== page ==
While the process of transferring credits from one college to another can be complex, it is far from rare. In fact, one study has estimated that over a third of all undergraduates – and there are millions nationwide – will transfer colleges at least once*.
Why People Transfer College Credits
Whether it's because of a move, time off, or just a desire for a change of scenery, switching colleges doesn't always mean starting from scratch. In many cases, you can transfer college credits to your new school, giving yourself a great head start as you jump back into your education.
Transferring Credits from Community College to a University
One of the most common scenarios in which people transfer college credits is when transferring from a community college to a four-year institution. After completing studies at a local community college, a student may have earned enough credits for an associate degree and want to move to a university to pursue the bachelor’s degree of their choice. Many community colleges will have what are known as "articulation agreements" with other schools (typically public four-year institutions located in, for example, the same state) that describe the portability of credits from one school to the other, meaning that you know, up front, which credits will likely transfer to a certain school.
Transferring Credits from one College to Another
It's also common for a student to transfer from one four-year school to another. Many times this change is the result of a student moving locations, changing a major, needing to take time off from their studies, or deciding to pursue their degree online. While this move may not be as much of a streamlined process as that often laid out in an articulation agreement, that doesn't mean universities are unwilling to consider giving credit for classes taken elsewhere.
What it does mean, however, is that the rules can vary quite a bit from school to school. As you put together your wish list of schools to transfer to, be sure to look into things like transfer acceptance rate, credit expiration policies, minimum grade requirements, etc. Many schools will have information on their website describing the credit-transfer process, so it's in your best interest to do as much research as possible ahead of time. Remember that is up to the transferee institution—the school you are transferring to—to decide whether to accept any credits from your previous school.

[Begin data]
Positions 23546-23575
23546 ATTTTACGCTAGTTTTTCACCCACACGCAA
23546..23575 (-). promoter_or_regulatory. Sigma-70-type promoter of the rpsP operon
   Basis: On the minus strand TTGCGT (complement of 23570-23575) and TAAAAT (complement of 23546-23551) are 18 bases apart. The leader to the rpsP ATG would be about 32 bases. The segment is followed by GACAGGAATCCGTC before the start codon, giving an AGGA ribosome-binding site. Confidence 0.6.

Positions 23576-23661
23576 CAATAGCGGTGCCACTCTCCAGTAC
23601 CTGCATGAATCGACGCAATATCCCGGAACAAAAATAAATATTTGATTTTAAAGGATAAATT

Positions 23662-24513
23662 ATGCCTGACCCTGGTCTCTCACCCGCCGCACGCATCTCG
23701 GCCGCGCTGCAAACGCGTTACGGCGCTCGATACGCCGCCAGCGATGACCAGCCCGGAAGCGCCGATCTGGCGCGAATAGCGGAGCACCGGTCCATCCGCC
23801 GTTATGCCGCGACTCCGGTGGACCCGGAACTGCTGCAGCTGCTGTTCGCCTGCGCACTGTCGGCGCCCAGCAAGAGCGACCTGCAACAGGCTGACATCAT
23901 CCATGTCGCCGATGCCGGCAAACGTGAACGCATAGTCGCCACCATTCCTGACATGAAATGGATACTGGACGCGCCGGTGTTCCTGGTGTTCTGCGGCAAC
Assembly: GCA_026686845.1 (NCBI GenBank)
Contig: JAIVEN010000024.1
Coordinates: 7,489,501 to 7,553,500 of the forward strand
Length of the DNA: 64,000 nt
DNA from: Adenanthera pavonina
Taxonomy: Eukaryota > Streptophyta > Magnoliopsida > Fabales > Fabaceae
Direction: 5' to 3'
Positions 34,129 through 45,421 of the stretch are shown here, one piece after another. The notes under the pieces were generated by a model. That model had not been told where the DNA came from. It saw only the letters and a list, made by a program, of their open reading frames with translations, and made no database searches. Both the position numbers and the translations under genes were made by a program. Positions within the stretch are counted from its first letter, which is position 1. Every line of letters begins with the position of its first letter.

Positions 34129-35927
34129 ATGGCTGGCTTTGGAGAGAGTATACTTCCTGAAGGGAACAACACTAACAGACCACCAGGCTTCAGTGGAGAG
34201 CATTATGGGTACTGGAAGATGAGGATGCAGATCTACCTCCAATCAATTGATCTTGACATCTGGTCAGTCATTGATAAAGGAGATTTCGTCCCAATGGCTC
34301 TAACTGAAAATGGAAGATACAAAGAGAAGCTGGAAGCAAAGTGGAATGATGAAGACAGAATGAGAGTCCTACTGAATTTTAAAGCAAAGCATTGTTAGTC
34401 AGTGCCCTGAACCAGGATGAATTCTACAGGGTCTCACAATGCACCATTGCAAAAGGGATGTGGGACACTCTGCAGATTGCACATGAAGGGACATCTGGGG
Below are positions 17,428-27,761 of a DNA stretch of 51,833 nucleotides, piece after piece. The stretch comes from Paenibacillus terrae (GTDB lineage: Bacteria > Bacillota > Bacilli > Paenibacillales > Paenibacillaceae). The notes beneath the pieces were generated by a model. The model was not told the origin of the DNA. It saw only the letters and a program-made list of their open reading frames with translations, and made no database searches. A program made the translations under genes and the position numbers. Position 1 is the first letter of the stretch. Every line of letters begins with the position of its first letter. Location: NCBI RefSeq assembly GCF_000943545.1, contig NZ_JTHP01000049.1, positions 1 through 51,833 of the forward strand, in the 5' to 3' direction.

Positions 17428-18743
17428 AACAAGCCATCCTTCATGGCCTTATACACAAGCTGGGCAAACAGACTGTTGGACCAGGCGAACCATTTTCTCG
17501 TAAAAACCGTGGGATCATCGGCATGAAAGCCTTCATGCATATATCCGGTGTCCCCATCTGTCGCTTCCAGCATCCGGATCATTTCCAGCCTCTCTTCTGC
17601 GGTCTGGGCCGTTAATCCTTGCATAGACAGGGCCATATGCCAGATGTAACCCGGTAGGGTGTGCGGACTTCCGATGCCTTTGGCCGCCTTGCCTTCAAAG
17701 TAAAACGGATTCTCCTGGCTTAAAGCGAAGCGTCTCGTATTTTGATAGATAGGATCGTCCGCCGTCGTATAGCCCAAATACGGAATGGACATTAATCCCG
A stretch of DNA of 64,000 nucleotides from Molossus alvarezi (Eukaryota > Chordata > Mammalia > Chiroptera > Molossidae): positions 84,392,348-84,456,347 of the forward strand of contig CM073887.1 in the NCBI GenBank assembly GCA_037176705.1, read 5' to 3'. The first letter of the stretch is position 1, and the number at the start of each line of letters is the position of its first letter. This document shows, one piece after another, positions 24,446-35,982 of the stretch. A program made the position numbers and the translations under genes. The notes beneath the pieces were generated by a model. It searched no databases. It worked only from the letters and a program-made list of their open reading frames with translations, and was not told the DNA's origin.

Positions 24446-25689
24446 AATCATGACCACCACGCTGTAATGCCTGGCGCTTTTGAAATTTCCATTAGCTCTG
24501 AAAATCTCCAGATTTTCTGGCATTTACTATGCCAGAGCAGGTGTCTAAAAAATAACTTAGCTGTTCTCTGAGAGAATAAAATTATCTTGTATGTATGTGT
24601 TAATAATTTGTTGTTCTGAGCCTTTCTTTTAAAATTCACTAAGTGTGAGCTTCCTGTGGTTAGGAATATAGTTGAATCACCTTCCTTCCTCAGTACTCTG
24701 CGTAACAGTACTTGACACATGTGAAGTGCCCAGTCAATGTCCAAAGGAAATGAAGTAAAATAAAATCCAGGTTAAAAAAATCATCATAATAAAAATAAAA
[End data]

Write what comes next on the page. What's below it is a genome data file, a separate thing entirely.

Using Course Equivalency College Credits
Additionally, you may also be able to take advantage of non-traditional credits awarded for experience you've gained outside the classroom. Some schools may award non-traditional college credits for experience gained outside of the classroom, such as:
- Military Training and Experience (including the National Guard and Reserves)
- Work Training
- Professional Development
- Continued Education
- National Testing Programs (such as the Berlitz Language Evaluation, College Level Examination Program, and DANTES Subject Standardized Test)
If you believe you may qualify for non-traditional college credits, you should research whether a school that interests you allows for these types of non-traditional credits to count toward your continued education before enrolling.
How to Transfer College Credits
As you can tell from the above, transferring college credits isn’t always a consistent process. While an articulation agreement may help outline typical expectations in certain cases, each student’s situation is different, meaning the process will be as well. It’s also important to know that your new school won't officially review and verify which credits you'll get to transfer in until after you have applied and been accepted.
Additionally, individual states can - and do - specify their own rules on transferring credits, especially as it relates to public community colleges and four-year schools.
Yes, all of this information means that there is a bit of uncertainty with respect to what kind of head start to expect at your new school. But, by doing your research ahead of time, you’ll be prepared to find the right school for you, and your previously earned credits.